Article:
Luke Y Thompson is covering the Con for Deadline:

Seth Rogen comes out. “I’m sorry if you were expecting Ryan Reynolds” (who’s in Warner Bros’ Green Lantern.) Introduces footage that expands on the trailer we’ve seen, where Rogen plays a drunken newspaper heir whose father dies suddenly, and becomes a hero when his father’s Asian chauffeur Kato (Jay Chou, stepping in for Bruce Lee) turns out to be an expert in combat. New scenes include Kato removing a beer bottle cap in such a way that it flies like a bommerang… Rogen saying  that Kato’s autobiography should be called ‘Balls Deep In Shit-Kickin’ Dudes,’… Kato insisting on “no tights” … Rogen deciding his hero identity should be “the green bee,” which a room full of friends agree is lame (they prefer “hornet” though he still tries to put it to a vote and get “bee”)… Christoph Waltz yelling “Nothing green should survive the night!”… Rogen accidentally shooting himself with gas gun (next thing he knows, he’s out for 31 days)… This clip was not in 3-D.

Panel: Seth Rogen, co-writer Evan Goldberg, producer Neal Moritz, director Michel Gondry, and Christoph Waltz.

So why the Green Hornet? Rogen says he and Goldberg enjoy writing relationship movies, “especially between two dudes.” He liked the idea that the sidekick is better known than the hero. Watched all the old TV and radio shows, and incorporated some elements from those, but tried to make them feel organic in the update. Rogen: “This guy’s dual identity is a subservient one.” Liked that idea, that Kato has all the strength.

Gondry says he was attracted by the relationship of the characters, but also because he had some tricks in mind he could only do with a big budget. Gondry has been a fan of 3D since his grandfather was doing it with split-screen VHS years ago. The 3D is post-converted, but the release date was pushed back so that it could be completed properly, and not look bad.

And now, a 3D clip; “something we think is beginning to look awesome,” says Rogen.

First, the old hornet logo, which looks scary coming out of the screen, even in retro style. The action starts in a graveyard (I think), where a drunken Rogen is using a blowtorch to cut the head off a statue of his late father in retaliation for when dad ripped the head off one of his son’s action figures. He then sees a gang of muggers assaulting a woman, and calls them out. They chase him, while Kato, sitting in the car, simply says “shit.”

And then: Kato-vision. The camera zooms in close on his eyes, as we go into Robocop mode, and he starts targeting his foes’ weak points with red lines. Then he starts kicking ass in sorta bullet time – different characters move at different frame rates – and some scenes start stretching, i.e. one car will suddenly become multiple cars stretching to infinity as a bad guy flies over it. Hard to explain, but it’s cool. This is Gondry getting artsy.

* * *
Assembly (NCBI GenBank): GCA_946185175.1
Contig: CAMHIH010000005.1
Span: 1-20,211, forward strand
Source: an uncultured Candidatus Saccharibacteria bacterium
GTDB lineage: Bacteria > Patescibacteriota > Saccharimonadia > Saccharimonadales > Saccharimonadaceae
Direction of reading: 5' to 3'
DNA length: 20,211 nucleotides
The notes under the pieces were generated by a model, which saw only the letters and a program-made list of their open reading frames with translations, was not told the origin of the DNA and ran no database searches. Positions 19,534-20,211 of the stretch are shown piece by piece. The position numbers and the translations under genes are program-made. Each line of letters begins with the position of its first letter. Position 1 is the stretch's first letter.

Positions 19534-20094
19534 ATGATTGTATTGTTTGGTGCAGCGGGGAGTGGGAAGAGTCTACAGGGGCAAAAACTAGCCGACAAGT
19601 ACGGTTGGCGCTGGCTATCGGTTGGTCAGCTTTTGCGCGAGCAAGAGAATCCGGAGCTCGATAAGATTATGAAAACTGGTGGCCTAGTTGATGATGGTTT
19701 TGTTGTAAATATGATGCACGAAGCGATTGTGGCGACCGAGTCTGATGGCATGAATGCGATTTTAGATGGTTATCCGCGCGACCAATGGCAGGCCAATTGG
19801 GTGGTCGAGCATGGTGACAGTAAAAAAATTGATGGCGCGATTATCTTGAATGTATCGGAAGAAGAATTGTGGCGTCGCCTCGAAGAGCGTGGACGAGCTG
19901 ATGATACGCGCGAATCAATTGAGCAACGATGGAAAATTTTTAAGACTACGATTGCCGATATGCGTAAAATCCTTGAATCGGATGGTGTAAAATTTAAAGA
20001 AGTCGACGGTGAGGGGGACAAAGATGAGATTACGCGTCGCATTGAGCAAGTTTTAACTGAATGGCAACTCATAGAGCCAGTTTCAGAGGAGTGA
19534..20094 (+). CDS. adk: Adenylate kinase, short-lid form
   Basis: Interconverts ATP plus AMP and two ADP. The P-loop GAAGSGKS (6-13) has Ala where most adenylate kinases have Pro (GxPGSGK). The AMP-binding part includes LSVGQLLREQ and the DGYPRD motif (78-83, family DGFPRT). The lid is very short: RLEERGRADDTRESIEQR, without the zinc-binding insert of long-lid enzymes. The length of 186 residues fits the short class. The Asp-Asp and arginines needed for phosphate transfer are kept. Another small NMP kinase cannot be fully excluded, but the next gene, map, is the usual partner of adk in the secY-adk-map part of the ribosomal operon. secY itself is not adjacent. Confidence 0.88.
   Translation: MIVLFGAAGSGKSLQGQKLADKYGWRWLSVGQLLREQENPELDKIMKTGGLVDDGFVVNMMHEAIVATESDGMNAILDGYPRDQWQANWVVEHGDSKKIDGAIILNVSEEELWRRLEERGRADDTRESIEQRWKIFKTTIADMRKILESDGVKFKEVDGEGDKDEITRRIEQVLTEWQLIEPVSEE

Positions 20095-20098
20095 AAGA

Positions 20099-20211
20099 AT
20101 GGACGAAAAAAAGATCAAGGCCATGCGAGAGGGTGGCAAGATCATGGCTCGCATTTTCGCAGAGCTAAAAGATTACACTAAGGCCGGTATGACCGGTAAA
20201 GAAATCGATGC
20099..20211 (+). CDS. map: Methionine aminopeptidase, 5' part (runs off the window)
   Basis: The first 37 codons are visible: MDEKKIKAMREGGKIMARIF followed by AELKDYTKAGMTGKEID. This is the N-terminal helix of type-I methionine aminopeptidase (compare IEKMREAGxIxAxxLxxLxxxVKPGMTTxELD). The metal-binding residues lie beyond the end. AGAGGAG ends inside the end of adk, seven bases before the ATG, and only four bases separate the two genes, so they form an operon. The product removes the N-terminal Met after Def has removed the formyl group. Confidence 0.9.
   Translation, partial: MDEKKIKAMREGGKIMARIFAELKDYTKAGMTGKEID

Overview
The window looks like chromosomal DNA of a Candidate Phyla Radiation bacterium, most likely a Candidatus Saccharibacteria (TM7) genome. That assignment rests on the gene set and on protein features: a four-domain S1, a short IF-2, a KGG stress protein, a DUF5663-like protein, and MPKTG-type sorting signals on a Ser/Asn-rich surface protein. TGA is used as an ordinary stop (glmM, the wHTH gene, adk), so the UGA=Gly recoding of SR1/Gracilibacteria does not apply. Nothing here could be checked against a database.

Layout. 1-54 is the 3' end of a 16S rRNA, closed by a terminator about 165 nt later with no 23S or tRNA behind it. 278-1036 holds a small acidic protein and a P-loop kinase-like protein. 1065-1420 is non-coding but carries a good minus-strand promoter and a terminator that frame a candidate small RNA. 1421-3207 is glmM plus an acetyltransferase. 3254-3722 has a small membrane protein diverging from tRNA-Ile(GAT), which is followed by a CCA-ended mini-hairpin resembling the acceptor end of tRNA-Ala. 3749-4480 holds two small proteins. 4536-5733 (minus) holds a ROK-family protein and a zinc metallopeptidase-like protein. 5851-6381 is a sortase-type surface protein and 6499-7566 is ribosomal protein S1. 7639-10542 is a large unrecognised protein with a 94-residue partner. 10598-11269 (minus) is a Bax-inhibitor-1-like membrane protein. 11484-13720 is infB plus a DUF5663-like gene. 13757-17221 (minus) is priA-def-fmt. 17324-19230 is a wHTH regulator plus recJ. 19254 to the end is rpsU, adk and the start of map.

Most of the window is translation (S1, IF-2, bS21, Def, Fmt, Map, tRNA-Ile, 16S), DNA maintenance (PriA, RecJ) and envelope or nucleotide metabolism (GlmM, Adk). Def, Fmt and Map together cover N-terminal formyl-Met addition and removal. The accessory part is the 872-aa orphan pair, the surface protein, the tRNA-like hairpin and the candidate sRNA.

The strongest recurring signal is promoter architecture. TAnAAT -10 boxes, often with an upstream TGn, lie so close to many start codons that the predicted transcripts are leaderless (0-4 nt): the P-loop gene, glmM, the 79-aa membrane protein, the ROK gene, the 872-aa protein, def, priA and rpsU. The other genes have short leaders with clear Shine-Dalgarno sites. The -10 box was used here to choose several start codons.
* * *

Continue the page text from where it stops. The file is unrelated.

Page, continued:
Clip plays well – this is the first sense we’ve gotten of a directorial vision for the thing. Fans seem to like it.

Now audience Q&A:

Fan tells Rogen he looks really badass in the movie; did he do his own stunts? Rogen: “I think you answered your own question, kid. I look really badass because I did NOT do many of my own stunts.”

Would Rogen consider doing standup again? “As long as there’s guys like Louis C.K. out there, you don’t need me doing stand-up comedy.”

Next question is from Bob Stencil, commenting on a scene in the clip where the Green Hornet’s car blows up a red-light camera with a missile. He argues that a missile cost more than a ticket. Rogen says the character is rich and can afford it.

How did they get Christoph Waltz? Waltz says, “I wanted to work with them, and they wanted to work with me. Perfect!” Rogen: “He hadn’t won the Oscar yet when we got him; that’s how we tricked him.”

On writing versus acting, Rogen says, “Writing’s fun, because you don’t have to shave and lose weight. It’s hard to deny good writing. It’s easier to deny good acting.”

Fan in Kato costume asks how they fought in uncomfortable masks. Rogen: “It was a sweaty, gross experience. I’d hose down my mask every night.”

Gondry says he was a fan of the old radio shows, and it wasn’t a burden to adapt to an existing style. They got lots of designs from car companies for the vehicle, and half the companies went bankrupt while they were filming. None were as cool as the old 1965 Chrysler, fitted out with existing technology. Gondry thinks they’re the first superhero movie not to change the car.

How is this different from Rogen’s other characters? He “becomes more and more responsible and heroic than most of my other ones; it’s a little like OBSERVE AND REPORT, but not much.”

Waltz was not familiar with the Green Hornet. “I’m sorry. Out there I might not be, but in here I am. I’m not really a comic type.”

Gondry says the difference with working with a large budget is that you think about the audience a little more.

Rogen likes action because he likes to see things explode, but “action and comedy go well together, as the movie TANGO AND CASH illustrates.”

Final question, from a little kid: How does Waltz explain to his kids about playing a bad guy onscreen? Waltz: “Why would I tell them?”

End panel. Movie looks a bit better than it did before, and that 3D clip was solid. But I still wouldn’t bet on huge grosses.

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